Flores is simply dismissive of both neurological sex and the possibility that intersexuality might offer reasonable insight into trans experience. He insists (wrongly) that intersexuality is both restricted to genitalia and so exceedingly rare as to warrant no meaningful philosophical investigation. More than anything, this bothered me: that he seems profoundly uncurious about one of the central questions. And what a question to be investigated! What does intersexuality have to say about maleness and femaleness? Does it say that sex is up for grabs? Does it paint a gradient? How does this affect Catholic marital theology? These questions fundamentally matter. They matter deeply, both because questions of sexuality are a serious flashpoint in ethical, philosophical, and theological discussion, and because we are talking about real human beings. This is relevant data which he simply dismisses because he cannot account for it. In the hard sciences, this is called confirmation bias. In the humanities, it’s plain foolishness.
Whether or not you think it’s ok to pursue gender transition, intersexuality exists in a wide variety of forms. Whether you want to attribute this to God or to transcription errors in cell division or to hormonal problems in utero, the hard division between male and female does break down in certain areas on the level of the human body. It is therefore not impossible that this is a neurological phenomenon as well.
At present, studies regarding transgender brains are not conclusive, however a number of studies do suggest that transgender brains are structurally closer in key areas to their identified gender. Flores account of this, that “acting female” somehow changes our brains structurally, is both dubious and bizarre. In any case, I highly doubt he wants to attribute sex differences in the brain entirely to behaviour.
In support of his position, Flores cites Paul McHugh’s findings on transsexuality. Although neither Flores nor I have the necessary qualifications to offer a full critique of McHugh's research, it must be acknowledged that McHugh is not representative of the consensus view within psychology. Does this make him wrong? Not in itself, but when the bulk of an academic field repudiates a view, it generally means either that the view is unfounded or insufficiently supported by subsequent research. Given that McHugh represents a minority view, I am struck with the suspicion that Flores sought data in support of a conclusion. Anyone interested in a critique of McHugh can find one here.
Flores presents his argument as though the only possible explanation for trans experience is opposition between a delusional mind and a real, physical body. But what if it's a matter of one part of the body struggling against another?
The question is very much "what is that which defines me?" It's not easy to address.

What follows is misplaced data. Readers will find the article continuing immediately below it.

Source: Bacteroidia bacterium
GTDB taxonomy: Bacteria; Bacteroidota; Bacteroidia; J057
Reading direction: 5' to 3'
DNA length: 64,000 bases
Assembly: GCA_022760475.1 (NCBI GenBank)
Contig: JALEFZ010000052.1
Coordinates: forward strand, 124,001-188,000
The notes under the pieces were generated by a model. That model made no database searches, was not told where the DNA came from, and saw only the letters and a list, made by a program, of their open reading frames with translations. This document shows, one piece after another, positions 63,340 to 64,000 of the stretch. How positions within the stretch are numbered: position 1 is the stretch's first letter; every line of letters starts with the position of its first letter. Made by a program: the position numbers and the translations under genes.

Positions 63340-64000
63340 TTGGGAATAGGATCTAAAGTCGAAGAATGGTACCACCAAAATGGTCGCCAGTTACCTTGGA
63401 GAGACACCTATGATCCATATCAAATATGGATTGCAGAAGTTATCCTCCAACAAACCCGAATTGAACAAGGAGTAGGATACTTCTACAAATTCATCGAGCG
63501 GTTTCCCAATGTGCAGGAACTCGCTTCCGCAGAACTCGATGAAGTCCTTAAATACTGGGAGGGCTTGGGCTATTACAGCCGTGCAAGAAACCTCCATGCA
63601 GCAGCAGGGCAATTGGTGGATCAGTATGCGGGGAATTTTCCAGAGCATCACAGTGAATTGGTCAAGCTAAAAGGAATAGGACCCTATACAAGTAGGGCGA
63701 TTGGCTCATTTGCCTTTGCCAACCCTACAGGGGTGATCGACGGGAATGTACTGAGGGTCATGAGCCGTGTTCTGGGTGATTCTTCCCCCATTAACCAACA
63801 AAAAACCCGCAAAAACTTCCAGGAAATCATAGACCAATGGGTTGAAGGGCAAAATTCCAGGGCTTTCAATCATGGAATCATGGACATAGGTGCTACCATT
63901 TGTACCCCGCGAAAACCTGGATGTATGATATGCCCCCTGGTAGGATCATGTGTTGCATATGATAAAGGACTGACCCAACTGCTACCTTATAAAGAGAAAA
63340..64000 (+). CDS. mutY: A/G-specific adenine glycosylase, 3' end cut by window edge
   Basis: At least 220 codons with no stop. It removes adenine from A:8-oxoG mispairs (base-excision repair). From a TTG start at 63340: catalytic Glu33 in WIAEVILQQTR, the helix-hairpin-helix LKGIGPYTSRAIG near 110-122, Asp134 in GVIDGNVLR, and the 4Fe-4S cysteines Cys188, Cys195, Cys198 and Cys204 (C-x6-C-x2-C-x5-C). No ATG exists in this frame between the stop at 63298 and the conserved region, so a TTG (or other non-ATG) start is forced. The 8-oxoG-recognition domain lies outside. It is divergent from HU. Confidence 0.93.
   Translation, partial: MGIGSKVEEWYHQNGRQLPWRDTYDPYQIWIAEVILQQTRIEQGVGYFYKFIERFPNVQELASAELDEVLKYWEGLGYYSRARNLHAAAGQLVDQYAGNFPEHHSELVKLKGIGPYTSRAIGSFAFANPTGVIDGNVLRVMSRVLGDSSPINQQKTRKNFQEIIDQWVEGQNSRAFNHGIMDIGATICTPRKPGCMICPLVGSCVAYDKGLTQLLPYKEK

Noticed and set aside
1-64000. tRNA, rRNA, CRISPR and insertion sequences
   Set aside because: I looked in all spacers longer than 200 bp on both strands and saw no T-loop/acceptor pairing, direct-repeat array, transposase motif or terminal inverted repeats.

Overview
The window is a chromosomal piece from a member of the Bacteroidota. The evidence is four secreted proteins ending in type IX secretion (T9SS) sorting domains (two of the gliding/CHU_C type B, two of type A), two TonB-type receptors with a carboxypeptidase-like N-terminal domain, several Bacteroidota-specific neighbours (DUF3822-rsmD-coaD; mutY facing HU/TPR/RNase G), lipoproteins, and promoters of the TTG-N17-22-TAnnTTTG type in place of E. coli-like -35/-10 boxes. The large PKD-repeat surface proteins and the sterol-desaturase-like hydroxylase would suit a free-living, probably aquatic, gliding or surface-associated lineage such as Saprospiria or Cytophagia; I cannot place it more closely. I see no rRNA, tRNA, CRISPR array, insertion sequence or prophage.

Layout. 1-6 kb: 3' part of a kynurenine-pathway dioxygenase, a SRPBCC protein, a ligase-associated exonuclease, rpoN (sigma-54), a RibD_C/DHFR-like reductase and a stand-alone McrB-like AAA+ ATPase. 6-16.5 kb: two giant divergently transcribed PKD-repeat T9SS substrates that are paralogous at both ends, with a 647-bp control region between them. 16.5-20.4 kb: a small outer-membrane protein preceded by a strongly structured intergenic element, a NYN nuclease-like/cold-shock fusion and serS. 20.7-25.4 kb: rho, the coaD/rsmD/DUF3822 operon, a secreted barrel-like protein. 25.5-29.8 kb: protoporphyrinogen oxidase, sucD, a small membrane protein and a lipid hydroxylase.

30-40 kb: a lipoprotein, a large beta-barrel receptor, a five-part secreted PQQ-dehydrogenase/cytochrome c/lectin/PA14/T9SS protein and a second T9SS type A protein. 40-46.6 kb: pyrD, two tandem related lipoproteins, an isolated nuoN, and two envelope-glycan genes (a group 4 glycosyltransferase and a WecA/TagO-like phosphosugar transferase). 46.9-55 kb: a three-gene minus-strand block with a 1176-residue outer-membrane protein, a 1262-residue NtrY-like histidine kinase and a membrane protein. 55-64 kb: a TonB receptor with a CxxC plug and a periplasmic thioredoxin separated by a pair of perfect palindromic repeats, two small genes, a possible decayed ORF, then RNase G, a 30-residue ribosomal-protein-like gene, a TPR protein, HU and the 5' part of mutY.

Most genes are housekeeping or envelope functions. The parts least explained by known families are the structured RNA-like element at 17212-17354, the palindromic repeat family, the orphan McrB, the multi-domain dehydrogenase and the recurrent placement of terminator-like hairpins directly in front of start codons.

It is easy to be dismissive of a sex/gender distinction when you don't feel any tension between the two. Cis people don't readily perceive themselves as having a gender per se because they have no reason to tease that concept out, having never experienced it as a tension (on a personal note, I have a great deal of difficulty understanding how it can even be possible that most people don’t feel this way, so the separation is entirely intuitive to me).
I suspect that primacy of identity belongs in the interior experience of the self rather than in bodily configuration; this is the human living as a human and not as an animal. I think one could reasonably define an animal's sexual existence by their genitals; I think this is much harder to do for a human being. Beyond the wealth of nuance in sexual expression and interests, human beings live their sexuality as creatures possessed of ratio, the ability to reflect on and examine their own existence. I think that that's not something to be ignored. I spoke earlier about the interior movement in which trans people recognize themselves in the opposite sex; this movement, which I can't adequately describe, is part of that rational self-examination. Does this reduce people to their brains? Perhaps. But better that than their genitals. That is more respectful of the totality of their being, instead of addressing people as though they -- and their sexuality -- were merely instrumental in the production of further people. I think we can reasonably agree that the rational power of man is the thing that makes man...man.
The theological questions are there; they have to be addressed. They have to be addressed honestly and plainly in the full light of both revelation and lived experience. Trans lives offer a wealth of data to be considered and thought through and yes, theologized. But this must be done with respect for their experience, and not simply by addressing whether they fit into the system. Trans and intersex people are a challenge to Catholic sexual theology. This challenge needs to be squarely faced.